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Four-goal third period leads Bruins past Canes

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The Carolina Hurricanes lost Game 4 in brutal fashion as the Boston Bruins scored four unanswered goals to push the Hurricanes to the brink of elimination.

Boston Bruins v Carolina Hurricanes - Game Four Photo by Elsa/Getty Images

The Carolina Hurricanes blew a two goal, two period lead as the Boston Bruins took Game 4, 4-3, Monday night at Scotiabank Arena.

Missing their young star, Andrei Svechnikov, the Hurricanes were put into a crunch come game time. There wasn’t many changes to the roster: Ryan Dzingel came back into the lineup for Svechnikov, Jake Gardiner swapped back in for Trevor van Riemsdyk and James Reimer got the nod in net.

But the unexpected thing was the starting lineups Brind’Amour opted for. Jordan Martinook found himself on the top line and Martin Necas wound up on the fourth.

The decisions seemed to be the right as the Hurricanes played well through two periods, but as has happened too often in the series, the Canes let up.

The game started less than ideal as Dzingel wound up in the box for a high-sticking penalty under two minutes in. The Bruins power play looked dangerous as it had all series, with the best opportunity coming with Torey Krug missing a wide-open net.

Even with a power play opportunity, the Canes were held shotless through the first eight minutes of the first period. However, they didn’t need more than one on net to get on the board as Justin Williams picked his spot from the top of the left circle, sniping it under Jaroslav Halak’s glove.

After that, the ice tilted back and forth between the two teams with many of the battles taking place in the neutral zone. However, the Canes seemed to be generating more and more momentum as the period progressed.

The second period lagged out of the gate for each team, but slowly the Bruins began to mount some pressure. After David Krejci rang one off the post, Boston drew a call with Teuvo Teravainen heading off for a hook.

The Bruins’ power play, which has been the polar opposite of the Canes’ faltering power play, managed to string together a few grade-A looks but Reimer and the penalty killers came up huge.

Riding off that momentum, the very next shift gave rise to first line Martinook who jumped on a rush down the left side and snapped a shot past Halak to give the Hurricanes their first multi-goal lead of the series.

The Canes started to mount a game from there as first-line Martinook nearly had his second goal of the game trying to dust off the roof of the arena, but it was waved off for a high-stick.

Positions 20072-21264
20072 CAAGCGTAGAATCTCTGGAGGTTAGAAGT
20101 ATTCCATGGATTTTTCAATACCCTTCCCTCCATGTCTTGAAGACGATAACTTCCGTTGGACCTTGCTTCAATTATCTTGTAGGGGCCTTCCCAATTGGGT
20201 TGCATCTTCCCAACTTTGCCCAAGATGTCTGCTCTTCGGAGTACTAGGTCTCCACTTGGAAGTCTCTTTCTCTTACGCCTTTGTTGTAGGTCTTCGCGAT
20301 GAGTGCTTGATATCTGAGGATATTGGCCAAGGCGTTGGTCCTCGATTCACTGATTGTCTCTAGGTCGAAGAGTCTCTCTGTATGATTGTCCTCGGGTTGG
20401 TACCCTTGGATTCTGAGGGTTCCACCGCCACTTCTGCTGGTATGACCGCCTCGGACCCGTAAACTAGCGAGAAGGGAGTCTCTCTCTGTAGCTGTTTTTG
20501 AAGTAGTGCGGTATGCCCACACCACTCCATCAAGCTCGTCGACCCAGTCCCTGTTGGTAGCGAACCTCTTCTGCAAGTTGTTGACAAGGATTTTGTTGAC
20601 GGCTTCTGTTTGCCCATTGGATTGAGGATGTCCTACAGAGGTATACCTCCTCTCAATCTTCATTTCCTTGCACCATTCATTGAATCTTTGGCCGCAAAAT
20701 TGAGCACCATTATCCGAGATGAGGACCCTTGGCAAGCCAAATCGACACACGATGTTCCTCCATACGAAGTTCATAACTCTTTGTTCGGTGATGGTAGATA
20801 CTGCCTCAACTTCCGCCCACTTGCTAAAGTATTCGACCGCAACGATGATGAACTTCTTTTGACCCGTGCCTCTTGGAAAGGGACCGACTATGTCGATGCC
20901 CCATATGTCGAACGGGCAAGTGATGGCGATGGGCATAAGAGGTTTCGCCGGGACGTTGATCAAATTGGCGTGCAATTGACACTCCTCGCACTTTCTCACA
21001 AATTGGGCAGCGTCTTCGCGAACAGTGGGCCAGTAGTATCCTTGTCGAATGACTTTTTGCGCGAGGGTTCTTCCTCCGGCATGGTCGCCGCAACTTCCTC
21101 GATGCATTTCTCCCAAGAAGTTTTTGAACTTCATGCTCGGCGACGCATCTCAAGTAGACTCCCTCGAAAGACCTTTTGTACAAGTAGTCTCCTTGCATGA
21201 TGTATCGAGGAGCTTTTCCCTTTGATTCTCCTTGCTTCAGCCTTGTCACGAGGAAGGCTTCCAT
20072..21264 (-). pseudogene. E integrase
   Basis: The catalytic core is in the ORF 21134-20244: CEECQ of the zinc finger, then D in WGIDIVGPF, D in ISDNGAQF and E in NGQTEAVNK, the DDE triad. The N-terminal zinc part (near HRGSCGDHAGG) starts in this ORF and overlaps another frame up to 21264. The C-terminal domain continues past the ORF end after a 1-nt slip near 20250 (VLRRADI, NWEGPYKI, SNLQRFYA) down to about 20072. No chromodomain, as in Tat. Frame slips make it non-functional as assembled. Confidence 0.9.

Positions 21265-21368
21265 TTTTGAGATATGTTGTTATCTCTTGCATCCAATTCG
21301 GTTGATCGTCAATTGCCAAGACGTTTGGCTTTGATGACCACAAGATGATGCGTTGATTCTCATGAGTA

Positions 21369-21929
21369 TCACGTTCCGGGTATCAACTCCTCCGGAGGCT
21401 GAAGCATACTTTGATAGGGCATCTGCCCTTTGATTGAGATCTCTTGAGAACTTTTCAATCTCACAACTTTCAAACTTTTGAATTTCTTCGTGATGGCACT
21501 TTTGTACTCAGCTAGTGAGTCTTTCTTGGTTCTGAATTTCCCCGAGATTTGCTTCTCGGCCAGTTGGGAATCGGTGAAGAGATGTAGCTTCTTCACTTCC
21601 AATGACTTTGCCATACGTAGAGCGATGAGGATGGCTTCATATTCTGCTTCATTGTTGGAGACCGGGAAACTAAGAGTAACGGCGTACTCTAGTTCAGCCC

Moments later, Nino Niederreiter set up Martin Necas on a 3-on-1, but Necas just couldn’t get the stick on it even though he fell on the shot, a usual key for Necas’ scoring.

These misses would be costly.

As the period came to a close though, the momentum swung yet again as Dougie Hamilton was called for a hold with 22 seconds remaining. The Canes killed off the second period segment of the penalty, and followed it up killing the remainder of the third period segment.

The Bruins kept riding off of the momentum as the shot attempts began to pile up, but James Reimer remained strong.

Well... that was until he left his net to challenge Jake DeBrusk for a loose puck. He ended up losing the race to it and Debrusk deked around him and shot it into the gaping cage eight minutes into the third.

The ice had tilted and after Jordan Staal absorbed a huge hit from Charlie McAvoy that sent him to the room, the Bruins found another as Connor Clifton snuck down to the circle and ripped a one-timer top-corner.

As seemed inevitable, with everything going for them, the Bruins took the lead as Brad Marchand was sprung on a breakaway which he finished five-hole.

Moments later, DeBrusk got another as he found himself alone in close with Reimer after a tremendous defensive breakdown.

The Hurricanes went from a 2-0 lead off of hard work and effort after two periods to having no shots through the opening 18 minutes of the third period and surrendering four goals in under seven minutes.

Teuvo Teravainen would grab one last goal with a little over a minute remaining and Reimer pulled, but it was way too little way too late.

It was a tale told too often in this series. The Canes let up and Boston took it all. Sure, they lost their captain and Reimer’s play on the first goal was terrible, but the team completely had collapsed even before those events.

Down 3-1 in the series, the fate of the Canes now seems eminent as they prepare for Game 5, Wednesday at 4 p.m.